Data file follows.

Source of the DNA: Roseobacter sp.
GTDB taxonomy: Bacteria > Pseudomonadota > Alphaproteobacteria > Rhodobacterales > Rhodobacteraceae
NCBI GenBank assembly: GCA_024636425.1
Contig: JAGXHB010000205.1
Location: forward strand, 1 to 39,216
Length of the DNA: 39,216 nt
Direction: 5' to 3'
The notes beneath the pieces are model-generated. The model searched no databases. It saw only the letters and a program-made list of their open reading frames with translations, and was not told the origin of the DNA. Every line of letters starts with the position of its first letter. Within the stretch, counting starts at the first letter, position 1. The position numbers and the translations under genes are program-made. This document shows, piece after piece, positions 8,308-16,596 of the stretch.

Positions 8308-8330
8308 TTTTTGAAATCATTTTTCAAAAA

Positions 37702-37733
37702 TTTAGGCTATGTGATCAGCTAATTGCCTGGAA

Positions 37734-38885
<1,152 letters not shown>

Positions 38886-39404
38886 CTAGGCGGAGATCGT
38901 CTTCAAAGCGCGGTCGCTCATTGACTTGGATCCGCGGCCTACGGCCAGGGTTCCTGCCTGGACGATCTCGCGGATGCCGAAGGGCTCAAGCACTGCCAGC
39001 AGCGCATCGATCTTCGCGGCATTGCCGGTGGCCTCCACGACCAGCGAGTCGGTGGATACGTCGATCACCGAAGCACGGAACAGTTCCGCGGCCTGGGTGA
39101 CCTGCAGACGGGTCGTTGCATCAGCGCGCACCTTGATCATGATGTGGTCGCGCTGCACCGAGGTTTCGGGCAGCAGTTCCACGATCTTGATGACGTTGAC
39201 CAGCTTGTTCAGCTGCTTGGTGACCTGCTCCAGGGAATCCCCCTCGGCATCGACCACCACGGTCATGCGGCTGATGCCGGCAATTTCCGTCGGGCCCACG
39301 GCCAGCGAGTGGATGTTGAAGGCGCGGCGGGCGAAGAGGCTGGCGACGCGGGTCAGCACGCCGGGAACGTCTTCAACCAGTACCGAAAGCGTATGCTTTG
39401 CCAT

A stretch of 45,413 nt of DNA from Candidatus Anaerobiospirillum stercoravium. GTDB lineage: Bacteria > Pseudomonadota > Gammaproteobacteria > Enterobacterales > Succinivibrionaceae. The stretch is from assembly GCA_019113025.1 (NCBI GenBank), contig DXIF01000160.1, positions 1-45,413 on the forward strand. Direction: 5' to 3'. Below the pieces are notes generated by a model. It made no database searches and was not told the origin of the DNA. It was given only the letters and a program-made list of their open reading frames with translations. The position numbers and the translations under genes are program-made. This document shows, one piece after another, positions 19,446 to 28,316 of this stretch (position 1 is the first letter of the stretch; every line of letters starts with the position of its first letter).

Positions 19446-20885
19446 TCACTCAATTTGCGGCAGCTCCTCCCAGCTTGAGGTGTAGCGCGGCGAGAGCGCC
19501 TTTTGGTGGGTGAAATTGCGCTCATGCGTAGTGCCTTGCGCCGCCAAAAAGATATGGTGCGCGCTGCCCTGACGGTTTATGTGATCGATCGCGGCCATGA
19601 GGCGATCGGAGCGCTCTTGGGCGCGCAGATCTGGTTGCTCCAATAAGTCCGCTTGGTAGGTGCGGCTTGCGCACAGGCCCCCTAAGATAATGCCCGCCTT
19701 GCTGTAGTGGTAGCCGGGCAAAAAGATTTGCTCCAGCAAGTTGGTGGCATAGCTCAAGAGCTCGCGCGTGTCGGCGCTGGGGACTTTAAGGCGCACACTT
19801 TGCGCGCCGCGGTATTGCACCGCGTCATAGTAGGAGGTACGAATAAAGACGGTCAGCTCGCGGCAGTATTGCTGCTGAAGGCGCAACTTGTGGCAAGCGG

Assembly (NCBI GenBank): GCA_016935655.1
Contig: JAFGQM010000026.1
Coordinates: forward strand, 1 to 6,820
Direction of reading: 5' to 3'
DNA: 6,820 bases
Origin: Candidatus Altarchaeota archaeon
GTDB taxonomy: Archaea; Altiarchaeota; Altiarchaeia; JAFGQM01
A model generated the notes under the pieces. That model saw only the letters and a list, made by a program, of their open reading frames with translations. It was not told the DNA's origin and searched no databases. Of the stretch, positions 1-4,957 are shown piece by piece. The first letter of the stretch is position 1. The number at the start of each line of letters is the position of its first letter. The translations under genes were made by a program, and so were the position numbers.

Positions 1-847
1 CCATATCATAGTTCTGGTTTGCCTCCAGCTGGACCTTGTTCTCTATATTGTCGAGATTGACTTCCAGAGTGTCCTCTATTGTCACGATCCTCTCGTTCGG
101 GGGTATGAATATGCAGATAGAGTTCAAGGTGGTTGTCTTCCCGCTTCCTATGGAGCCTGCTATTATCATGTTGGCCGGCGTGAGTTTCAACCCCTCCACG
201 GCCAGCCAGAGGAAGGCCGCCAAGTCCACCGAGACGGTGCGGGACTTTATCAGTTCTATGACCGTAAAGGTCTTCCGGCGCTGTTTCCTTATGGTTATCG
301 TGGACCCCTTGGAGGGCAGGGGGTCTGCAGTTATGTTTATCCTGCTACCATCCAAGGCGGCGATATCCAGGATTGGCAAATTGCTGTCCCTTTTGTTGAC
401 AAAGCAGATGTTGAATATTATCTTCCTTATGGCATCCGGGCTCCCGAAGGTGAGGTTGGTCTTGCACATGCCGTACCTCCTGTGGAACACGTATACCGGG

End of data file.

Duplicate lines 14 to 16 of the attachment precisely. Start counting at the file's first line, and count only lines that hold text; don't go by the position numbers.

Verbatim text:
<1,152 letters not shown>

Positions 38886-39404
38886 CTAGGCGGAGATCGT